When I started wrestling my freshman year of high school, I was in search of change: I wanted to lose the weight I was getting bullied for.
At the time, I was relatively short, severely overweight and not too athletic at all. Between peer pressure and a fragile sense of self, wrestling became a means for me to make up for what I saw as my shortcomings. I had to compensate for my lack of natural physical gifts with extra work, but I did see results from my efforts.
After having a losing junior varsity record my first year, I went on to start in every dual meet for the next three years, eventually becoming a captain and the city’s wrestler of the year. By the end of my senior season, wrestling had given me a new perception of myself. I had lost over 40 pounds between my freshman and sophomore seasons, finally becoming healthy and fit, and then carved away an additional 15 pounds by the time I graduated two years later. Though I had always eaten a lot, I finally found something to do with the weight I was gaining: Cut it.
Weight cutting is the process of shedding water weight to compete at a certain weight class in mostly combat sports. Weigh-ins typically happen every wrestling session and are daily during tournaments (up to four days in a row). Beyond the standard health tips and horror stories, there are no questions asked when it comes to making weight. You just do it, and however you do it between the end of practice and the beginning of weigh-ins is up to you.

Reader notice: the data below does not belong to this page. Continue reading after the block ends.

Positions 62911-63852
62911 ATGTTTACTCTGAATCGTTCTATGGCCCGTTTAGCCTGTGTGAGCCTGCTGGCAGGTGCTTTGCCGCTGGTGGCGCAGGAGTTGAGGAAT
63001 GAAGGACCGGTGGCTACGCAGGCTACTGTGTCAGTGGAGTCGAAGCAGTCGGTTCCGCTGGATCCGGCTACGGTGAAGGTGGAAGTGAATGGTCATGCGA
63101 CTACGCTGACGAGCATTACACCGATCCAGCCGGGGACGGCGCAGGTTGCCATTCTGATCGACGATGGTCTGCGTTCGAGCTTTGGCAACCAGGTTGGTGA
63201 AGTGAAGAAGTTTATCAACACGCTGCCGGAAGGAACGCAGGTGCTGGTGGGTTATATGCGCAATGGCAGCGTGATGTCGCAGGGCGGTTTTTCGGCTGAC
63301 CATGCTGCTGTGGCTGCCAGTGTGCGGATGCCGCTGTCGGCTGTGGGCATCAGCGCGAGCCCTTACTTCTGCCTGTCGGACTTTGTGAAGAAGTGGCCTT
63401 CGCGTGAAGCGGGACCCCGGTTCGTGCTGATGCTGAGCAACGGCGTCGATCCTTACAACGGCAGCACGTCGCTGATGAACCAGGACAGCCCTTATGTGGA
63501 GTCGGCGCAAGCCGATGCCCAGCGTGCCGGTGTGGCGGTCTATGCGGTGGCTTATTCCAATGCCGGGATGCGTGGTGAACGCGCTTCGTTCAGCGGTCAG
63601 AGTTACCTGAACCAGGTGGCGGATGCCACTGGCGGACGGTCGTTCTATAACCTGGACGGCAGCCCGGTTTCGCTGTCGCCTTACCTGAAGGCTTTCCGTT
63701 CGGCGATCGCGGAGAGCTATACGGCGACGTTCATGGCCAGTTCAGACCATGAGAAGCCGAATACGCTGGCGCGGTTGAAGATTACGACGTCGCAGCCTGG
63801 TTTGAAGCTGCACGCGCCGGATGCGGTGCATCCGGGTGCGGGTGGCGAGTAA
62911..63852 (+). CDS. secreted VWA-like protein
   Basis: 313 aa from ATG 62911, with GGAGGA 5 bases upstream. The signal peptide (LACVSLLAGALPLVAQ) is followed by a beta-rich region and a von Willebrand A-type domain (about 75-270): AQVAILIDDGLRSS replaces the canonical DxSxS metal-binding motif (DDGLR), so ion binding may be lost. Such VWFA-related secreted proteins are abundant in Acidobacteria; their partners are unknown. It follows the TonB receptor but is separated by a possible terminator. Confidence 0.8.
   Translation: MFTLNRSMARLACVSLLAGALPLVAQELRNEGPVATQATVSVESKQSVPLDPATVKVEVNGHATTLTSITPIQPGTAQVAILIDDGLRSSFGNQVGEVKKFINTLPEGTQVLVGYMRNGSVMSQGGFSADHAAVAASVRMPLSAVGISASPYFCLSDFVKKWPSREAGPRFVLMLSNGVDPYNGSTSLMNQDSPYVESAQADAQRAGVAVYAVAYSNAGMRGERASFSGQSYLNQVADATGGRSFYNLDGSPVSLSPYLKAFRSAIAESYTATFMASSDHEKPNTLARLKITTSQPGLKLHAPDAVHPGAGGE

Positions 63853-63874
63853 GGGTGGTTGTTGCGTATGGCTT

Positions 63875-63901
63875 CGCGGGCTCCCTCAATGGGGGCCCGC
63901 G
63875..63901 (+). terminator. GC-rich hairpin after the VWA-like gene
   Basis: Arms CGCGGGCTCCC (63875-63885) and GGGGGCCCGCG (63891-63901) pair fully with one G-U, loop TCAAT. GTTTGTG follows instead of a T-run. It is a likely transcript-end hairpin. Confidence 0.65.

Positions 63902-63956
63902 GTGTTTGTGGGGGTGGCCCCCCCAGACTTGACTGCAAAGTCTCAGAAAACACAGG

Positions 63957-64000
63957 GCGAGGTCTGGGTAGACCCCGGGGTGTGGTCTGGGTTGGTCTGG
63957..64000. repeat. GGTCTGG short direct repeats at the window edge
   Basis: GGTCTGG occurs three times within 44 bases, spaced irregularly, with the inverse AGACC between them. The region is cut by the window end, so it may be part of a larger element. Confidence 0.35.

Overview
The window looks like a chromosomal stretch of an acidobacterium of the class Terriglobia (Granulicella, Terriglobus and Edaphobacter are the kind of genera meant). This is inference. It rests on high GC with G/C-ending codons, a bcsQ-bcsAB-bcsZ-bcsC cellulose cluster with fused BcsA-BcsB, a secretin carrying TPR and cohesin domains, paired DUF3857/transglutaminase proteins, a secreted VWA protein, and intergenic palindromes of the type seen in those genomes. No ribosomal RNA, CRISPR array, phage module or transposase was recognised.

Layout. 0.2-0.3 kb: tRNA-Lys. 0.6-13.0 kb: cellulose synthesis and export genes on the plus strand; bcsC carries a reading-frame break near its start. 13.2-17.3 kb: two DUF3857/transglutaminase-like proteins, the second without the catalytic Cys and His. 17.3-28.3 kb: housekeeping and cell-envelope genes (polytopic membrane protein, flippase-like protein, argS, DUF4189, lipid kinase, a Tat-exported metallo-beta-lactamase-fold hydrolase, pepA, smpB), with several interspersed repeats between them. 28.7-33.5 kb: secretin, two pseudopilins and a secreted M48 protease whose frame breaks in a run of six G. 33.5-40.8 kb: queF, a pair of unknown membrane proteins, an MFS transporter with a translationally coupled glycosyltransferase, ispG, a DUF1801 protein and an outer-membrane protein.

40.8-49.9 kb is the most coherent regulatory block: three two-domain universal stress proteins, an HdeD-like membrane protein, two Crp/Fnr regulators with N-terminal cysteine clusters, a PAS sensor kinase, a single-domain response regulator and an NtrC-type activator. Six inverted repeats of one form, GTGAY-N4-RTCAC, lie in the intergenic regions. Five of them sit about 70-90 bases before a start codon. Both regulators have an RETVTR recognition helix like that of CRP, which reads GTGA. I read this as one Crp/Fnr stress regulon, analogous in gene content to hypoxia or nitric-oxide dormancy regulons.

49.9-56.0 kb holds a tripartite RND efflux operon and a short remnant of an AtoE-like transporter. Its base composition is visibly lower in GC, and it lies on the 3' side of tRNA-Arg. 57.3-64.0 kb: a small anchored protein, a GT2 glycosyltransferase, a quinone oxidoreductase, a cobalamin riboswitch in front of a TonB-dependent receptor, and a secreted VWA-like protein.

Coaches say the process helps toughen you up for actual competition. Teammates laugh off the lingering dredges from it at the post-match buffet splurges. Your partner grazes your cheek and asks you about where you’ve been and what you’ve been doing. Your teachers let you chew gum in class to get over the cottonmouth. The red hex-code digits of a weight scale dial over and over in place of the letters on the page while you try to read. It’s an obsession.
Once I got “good” at cutting after a few years, it became a quick fix: Suddenly, instead of worrying about gaining weight when I’d eat, I just thought of how many miles I’d have to run to forget about the meal. This developed into a problematic gorging-fasting routine. Though my physique lost more and more spare weight over the years, I kept descending in weight classes, finding harsher methods to chisel more of myself away until my body wouldn’t let me go any further.
The red hex-code digits of a weight scale dial over and over in place of the letters on the page while you try to read. It’s an obsession.
In the summer between high school and college, I had the chance to travel with my state’s team to the Junior National Duals in Oklahoma City, where I’d spend a week practicing twice a day with enough dry heat to sweat away anything that the workouts didn’t catch. In high school, there are 14 weight classes, determined according to body weight differentials calculated by the NFHS ― with one wrestler per team occupying each weight in a dual meet.